Haley: He hung out regularly at Colton’s place back in two-thousand five and he owed Colton about five-thousand dollars during the time of Jennifer’s murder. Colton calls him saying he needs the money, so Christopher decides to go to the Orange Tree at three a.m. to pay him, which is around the same time that prosecutors believe Jennifer was killed. He saw and spoke to Colton Pitonyak and Jennifer Cave. Another guy who went by Bird was also there. Colton was acting normally for him, which means he was drunk and high. Christopher leaves the apartment at five a.m. and (quote) “no one was dead and Colton, Jennifer and Bird were still there.” He says he remembers the dates so well because he himself was arrested on August eighteenth for an unrelated crime.
Frankum: I had no idea this was coming. I had absolutely no idea. So it was like really big news because we just shot a big old bullet in the state’s timeline, which is kind of a big deal. Um, was this new evidence? I thought that it might be because no one knew who Michael Christopher was. I mean, the JPay said his real name. No one knew his real name.
Haley: Frankum then tracks down Bird — the only name Christopher remembers.
Frankum: That’s all he said was Bird. And of course my next question, who was Bird? And his response was, I don’t know. I don’t know his real name. I first met with Michael Christopher in twenty fifteen. And then it wasn’t till twenty seventeen that I was able to finally meet with, with Bird.
Haley: Frankum finds out Bird’s name is actually Bradley Brown. Brown signs an affidavit a month after Christopher signs his. This is HIS story.
Tinu: Brown and three other friends show up at unit eighty-eight around eight fifteen p.m. before Colton and Jennifer go down to Sixth Street. Brown sold drugs for Colton and that night he was waiting on a new supply to come in. Colton and Jennifer leave to sixth street and the four guys stay behind at The Orange Tree. Brown says other drug dealers and some buyers stop by the apartment while they’re gone. Eventually, Colton and Jennifer get back to the apartment. And Christopher comes by at three a.m. to pay Colton money he owes him. Everyone is partying and using drugs, no one is fighting. And around five a.m. Christopher leaves. At five fifteen, five or six people are passed out in Colton’s apartment, including Jennifer who is still alive. Colton says there are too many people in his apartment and he needs to be alone, so he leaves. Brown sees a chance to rob Colton and take the money Christopher had given him as well as some of Colton’s drugs. He hurries out of the apartment, leaving behind his backpack with his Texas ID in it. Colton calls him later that day saying he wants his money back but Bird never sees him again.
Haley: Brown remembers his backpack and returns to the Orange Tree to retrieve it. But he finds himself walking up to a crime scene. He asks a police officer at the scene if it was true that a murder had happened. The officer wants to question him, but Brown doesn’t want to get involved in a murder investigation. Brown says he has never talked to anyone else involved in the case except for Eddie Frankum, the private investigator. If Christopher and Brown are telling the truth, the one to three a.m. time of death established at Colton’s trial would be wrong. Frankum says Christopher and Brown could be more than just witnesses.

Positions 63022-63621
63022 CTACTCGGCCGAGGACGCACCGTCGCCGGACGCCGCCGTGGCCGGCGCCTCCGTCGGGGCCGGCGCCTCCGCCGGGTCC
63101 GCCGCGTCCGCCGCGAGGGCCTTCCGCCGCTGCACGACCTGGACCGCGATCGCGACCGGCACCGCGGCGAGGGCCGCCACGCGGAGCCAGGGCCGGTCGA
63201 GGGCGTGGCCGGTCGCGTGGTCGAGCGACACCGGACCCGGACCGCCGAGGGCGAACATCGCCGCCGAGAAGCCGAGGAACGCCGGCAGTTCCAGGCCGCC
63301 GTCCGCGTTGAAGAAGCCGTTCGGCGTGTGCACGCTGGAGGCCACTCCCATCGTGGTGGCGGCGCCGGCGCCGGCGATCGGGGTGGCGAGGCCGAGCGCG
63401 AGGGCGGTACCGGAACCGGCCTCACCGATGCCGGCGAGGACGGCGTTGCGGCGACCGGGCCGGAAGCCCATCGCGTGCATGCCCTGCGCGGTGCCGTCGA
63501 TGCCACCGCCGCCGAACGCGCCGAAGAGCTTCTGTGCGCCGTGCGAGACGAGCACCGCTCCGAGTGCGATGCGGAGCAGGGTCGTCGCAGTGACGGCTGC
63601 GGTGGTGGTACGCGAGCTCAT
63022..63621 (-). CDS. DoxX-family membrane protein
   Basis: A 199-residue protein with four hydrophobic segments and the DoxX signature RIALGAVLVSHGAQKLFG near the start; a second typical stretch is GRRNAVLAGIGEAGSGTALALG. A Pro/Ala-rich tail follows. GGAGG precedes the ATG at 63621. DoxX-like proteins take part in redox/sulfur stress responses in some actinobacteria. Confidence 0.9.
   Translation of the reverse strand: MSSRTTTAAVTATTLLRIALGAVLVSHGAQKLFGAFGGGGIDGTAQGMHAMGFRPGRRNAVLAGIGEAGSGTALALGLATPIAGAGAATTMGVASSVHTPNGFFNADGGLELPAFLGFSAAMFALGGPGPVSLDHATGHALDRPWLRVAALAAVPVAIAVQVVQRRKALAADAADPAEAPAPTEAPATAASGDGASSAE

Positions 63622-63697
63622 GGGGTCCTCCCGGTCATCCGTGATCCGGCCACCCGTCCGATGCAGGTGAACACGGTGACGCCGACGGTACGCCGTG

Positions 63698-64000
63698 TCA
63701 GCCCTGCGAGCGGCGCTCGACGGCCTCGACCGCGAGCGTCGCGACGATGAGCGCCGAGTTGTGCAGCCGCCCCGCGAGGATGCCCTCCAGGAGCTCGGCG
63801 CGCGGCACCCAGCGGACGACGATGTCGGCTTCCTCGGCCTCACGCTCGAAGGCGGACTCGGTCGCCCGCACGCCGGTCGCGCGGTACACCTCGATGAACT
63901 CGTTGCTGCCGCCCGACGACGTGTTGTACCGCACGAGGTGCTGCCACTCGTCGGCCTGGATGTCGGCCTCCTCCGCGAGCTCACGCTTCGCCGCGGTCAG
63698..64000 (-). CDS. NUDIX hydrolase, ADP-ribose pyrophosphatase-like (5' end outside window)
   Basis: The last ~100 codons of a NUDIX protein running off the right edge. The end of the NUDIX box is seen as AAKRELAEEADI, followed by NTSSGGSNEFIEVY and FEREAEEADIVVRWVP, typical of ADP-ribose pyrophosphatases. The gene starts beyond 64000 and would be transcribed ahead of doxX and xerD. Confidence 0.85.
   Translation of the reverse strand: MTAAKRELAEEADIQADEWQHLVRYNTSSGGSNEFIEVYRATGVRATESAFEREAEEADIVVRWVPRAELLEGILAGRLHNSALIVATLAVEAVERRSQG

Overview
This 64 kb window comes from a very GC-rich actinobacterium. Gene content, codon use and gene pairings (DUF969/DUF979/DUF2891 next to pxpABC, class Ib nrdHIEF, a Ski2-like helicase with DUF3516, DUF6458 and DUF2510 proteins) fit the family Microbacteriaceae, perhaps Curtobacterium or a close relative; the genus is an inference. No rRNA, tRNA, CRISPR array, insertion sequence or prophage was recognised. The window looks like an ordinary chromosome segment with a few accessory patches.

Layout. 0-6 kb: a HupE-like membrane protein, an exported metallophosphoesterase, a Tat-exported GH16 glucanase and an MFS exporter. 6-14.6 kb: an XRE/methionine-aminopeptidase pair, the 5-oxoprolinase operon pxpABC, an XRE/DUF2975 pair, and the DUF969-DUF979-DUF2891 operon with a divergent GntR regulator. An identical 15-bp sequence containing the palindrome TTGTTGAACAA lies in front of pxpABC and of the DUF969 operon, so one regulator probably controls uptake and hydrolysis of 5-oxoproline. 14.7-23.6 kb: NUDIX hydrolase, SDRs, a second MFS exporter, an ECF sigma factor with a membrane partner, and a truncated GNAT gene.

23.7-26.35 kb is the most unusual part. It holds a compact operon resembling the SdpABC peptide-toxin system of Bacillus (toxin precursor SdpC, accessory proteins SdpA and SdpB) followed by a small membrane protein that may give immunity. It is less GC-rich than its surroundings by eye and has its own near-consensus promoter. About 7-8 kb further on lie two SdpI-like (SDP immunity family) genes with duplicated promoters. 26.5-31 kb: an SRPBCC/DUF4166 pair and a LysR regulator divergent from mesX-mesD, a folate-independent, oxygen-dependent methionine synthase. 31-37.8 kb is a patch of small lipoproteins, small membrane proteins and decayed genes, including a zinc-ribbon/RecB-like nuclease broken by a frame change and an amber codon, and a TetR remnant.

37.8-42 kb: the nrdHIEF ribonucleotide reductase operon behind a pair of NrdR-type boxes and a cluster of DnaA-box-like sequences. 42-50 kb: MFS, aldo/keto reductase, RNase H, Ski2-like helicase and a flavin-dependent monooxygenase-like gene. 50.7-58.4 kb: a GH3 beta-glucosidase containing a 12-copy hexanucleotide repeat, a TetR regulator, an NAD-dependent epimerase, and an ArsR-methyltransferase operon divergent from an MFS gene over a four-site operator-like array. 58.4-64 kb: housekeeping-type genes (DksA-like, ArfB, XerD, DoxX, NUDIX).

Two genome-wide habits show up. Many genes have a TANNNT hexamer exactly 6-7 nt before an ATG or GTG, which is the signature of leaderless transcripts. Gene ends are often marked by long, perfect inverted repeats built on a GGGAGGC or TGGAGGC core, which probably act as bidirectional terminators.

Frankum: It was not just a punch in the timeline. It’s now we have alternative suspects who had motive and they had opportunity to commit this crime, the murder of Jennifer Cave.
Tinu: Both Christopher and Brown say they are willing to testify on Colton’s behalf. Here’s Colton talking about that:
Colton: The Bradley Brown, the Mike stuff coming out was huge. Cause I was like, there was that huge gap right there in the middle and it was hard to account for that. They could always say, well this happened here, well what happened between these hours?
Tinu: The Pitonyaks had hired two more well-respected Austin lawyers, John Jasuta and David Shulman. Jasuta uses Christopher and Brown’s stories to file a writ saying the state’s timeline of the night Jennifer was killed is off.
John Jasuta: Mike Christopher established the fact that Colton could not have committed the crime as alleged by the state. Not that he couldn’t have committed the crime, but he certainly did not do so in the time constraints set up by the state in their, in their case.
Tinu: Remember Nora Sullivan’s testimony about Colton coming over to her place at three a.m?
Haley: She said he was telling her wild stories about a shootout.
Tinu: Well it turns out after she read Christopher and Brown’s affidavits, she thinks she might have been wrong. She said she was on meth that night and there’s a chance that Colton could have come by as late as 5:15 a.m.
Haley: She signs an affidavit saying all this in August, twenty seventeen.
Jasuta: Now Nora Sullivan is a very interesting person. She came here for the hearing and she was going to testify that, uh, uh, she really is unsure of anything she said that, uh, at the trial or anything to the police at all because at the time she had been using certain kinds of drugs and uh, and really had no way of knowing what she was saying was true or imagination or anything and she had no memory of it at all.